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Sc 23 - Head and neck Neuroanatomy > Neck > Flashcards

Flashcards in Neck Deck (19):

Muscles of the neck

sternocleidomastoid and trapezius muscle
- surround the posterior and lateral parts of the neck
Postural muscles
- lie in a intermediate layer
Proprioceptive and reflexive fives - in the deep layer
Series of strap muscles - lie anteriorly


Support of the skull?
- no intervertebral discs between the base of the skull & c1 and c1 & c2

Weight of the skull is supported by the synovial joints only
Reinforced by numerous ligaments to enhance their stability


What is the platysma muscle?

- Large thing shin sheet of muscle in the superficial fascia of the neck
- tenses the skin of the neck and can move the corners of the lip and corners of the mouth down


Deep fascia of the neck

Has a superficial investing layer and a deeper layer ensheathing the structures lying within the investing layer
Muscles invested are:
1) Sternocleidomastoid
2) Trapezius


Attachments of the Deep fascia of the neck

- spine
- acromion of the scapula
- clavicle
- Manubrium Sterni of each side
- external occipital protuberance
- superior nuchal line
- mastoid process

Between the Mastoid and the Ramus of the Mandible it splits to enclose the Parotid Gland


Prevertebral fascia (part of deep fascia)

Tough membrane covering the anterior aspect of the flexor muscles
- extends from the base of the skull to the body of the 3rd thoracic vertebrae
- laterally it passes in front of the scalene muscles and becomes continuous with the muscles enveloping the Extensor Vertebral Muscles


Carotid sheath

Attached to the base of the skull around the opening of the carotid canal superiorly
Inferiorly, fuses with the connective tissue around the aorta


Pretracheal fascia

- Delicate
- Surrounds the thyroid gland

N.B: between the layers of the deep fascia ghee is a potential space which can form a pathway for infection


How can the neck be divided into triangles?
What are the two main triangles?

The neck can be divided by using the superficial muscles
Main divisions are the:
- Anterior
- Posterior


Posterior triangle
- triangles within this:
1) digastric/ submandibular
2) carotid
3) muscular

Important structures related to this:
- Accessory nerve:
Crosses triangle almost vertically from post border of the SCM to the ant border of trapezius
- 4 superficial branches of the Cervical Plexus
Emerge around the post border of SCM
- External Jugular Vein
Passes down obliquely over SCM to enter the Posterior triangle
Ends at the clavicle where it enters the Subclavian Vein


Anterior Triangle
- Arteries
All arise from the Common Carotid Artery

CCA: arises from
- the Brachiocephalic on the RIGHT side
- directly from the Arch of the Aorta on the LEFT side
- enters the neck within the Carotid sheath and gives no branches
- divides into the Internal & External carotid arteries at the level of hyoid bone (C4)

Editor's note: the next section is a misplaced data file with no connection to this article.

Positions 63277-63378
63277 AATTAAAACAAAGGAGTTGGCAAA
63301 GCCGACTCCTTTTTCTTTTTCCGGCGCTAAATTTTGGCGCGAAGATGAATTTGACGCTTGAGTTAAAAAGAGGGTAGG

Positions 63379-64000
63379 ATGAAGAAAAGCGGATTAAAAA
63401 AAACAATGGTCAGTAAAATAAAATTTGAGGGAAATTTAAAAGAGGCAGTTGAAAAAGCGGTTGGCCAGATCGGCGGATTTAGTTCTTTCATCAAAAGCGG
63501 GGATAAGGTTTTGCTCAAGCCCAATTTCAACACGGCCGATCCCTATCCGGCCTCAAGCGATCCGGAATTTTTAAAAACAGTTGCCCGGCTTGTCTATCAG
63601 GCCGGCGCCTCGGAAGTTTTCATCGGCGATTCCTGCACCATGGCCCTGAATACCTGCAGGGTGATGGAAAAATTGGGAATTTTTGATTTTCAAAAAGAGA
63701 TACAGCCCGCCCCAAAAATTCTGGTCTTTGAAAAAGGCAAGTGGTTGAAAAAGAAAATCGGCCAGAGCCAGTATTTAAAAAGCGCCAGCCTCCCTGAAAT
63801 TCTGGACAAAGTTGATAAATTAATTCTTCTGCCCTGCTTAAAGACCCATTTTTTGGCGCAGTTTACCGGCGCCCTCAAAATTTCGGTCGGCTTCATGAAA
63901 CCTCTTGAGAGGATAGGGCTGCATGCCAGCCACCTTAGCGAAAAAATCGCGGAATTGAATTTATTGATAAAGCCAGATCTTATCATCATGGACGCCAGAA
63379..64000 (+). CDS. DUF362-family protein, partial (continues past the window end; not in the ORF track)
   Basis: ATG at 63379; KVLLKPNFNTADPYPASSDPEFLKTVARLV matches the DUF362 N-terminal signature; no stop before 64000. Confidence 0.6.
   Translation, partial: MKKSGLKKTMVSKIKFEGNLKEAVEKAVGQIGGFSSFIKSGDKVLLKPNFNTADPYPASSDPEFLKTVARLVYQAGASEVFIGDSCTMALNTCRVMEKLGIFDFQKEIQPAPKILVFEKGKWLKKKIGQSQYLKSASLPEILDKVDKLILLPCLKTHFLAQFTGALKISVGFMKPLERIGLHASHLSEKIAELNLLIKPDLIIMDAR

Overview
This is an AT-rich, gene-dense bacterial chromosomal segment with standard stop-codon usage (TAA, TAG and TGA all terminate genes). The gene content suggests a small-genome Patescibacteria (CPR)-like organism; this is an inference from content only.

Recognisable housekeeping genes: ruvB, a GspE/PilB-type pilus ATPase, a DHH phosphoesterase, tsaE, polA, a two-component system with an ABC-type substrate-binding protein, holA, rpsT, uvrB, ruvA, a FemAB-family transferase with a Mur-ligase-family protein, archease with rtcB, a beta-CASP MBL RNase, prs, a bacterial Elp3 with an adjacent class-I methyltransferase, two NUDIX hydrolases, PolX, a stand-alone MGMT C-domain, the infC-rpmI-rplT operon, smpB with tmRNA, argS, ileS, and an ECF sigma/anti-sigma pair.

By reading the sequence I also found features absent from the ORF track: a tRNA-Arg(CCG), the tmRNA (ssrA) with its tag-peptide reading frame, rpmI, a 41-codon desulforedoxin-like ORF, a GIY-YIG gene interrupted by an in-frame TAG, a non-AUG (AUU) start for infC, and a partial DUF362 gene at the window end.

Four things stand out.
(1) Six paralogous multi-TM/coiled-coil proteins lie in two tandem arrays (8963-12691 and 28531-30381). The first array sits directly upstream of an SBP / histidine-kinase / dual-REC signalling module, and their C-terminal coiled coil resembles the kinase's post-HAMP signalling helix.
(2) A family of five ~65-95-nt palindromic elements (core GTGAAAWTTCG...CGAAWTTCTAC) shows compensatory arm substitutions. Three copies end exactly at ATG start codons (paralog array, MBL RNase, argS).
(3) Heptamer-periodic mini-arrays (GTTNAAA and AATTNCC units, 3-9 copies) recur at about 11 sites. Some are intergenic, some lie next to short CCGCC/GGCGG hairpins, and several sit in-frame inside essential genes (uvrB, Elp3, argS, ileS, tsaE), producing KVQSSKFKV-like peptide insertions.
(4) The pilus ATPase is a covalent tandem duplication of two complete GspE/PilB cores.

Internal Carotid Artery: continues in the Carotid sheath to the cranial base where it enters the Carotid canal

External Carotid Artery: gives off a series of branches which supply the head and neck regions


Branches of the External Carotid Artery
- mnemonic:
Some Anatomists Like Freaking Out Poor Medical Students

- Superior Thyroid
- Ascending Pharyngeal
- Lingual
- Facial
- Occipital
- Posterior Auricular
- Maxillary
- Superficial Temporal


Veins of the Anterior Triangle

Internal Jugular Vein
- main vein of the neck
- emerges from the base of the skull and travels in the Carotid Sheath
- receives tributaries from most of the head and neck regions

Anterior Jugular vein drain the anterior region of the neck eventually draining into the Internal Jugular Vein


Cervical Spinal Nerves

8 of these
Divide into anterior and posterior branches

Posterior branches:
Supply the Extensor muscles of the vertebral column and apart for C1, supply the skin of the posterior parts of the scalp and neck

Anterior Rami: Form the
- Cervical Plexus
- Brachial Plexus


Cervical Plexus

These nerves supply the muscles and cutaneous region of the neck and also form the Phrenic nerve
May be divided into superficial and deep groups
- supply the skin of the anterior and lateral parts of the neck and the side of the head
- supplies muscle


Cutaneous branches of the cervical plexus

1) Lesser Occipital
2) Great Auricular
3) Accessory
4) Transverse nerve of the neck
5) Supraclavicular


Contents of the Carotid sheath

- External Carotid Artery
- Internal Jugular Vein
- Vagus Nerve

- Vagus Nerve
- Common Carotid Artery
- Recurrent Laryngeal Nerves


Lymphatic Drainage of the Neck

All lymph vessels in the head and neck drain into the Deep Cervical Nodes either 1) directly from the tissues or 2) indirectly after passing through other groups of nodes
Efferent vessels of the deep cervical nodes form the Jugular Trunk which enters the thoracic duct on the left and on the right usually end by entering the venous system at the junction of the Internal Jugular and Subclavian veins



There are 7 cervical vertebrae
Through their facets joints, allow considerable flexibility to the neck region and support the head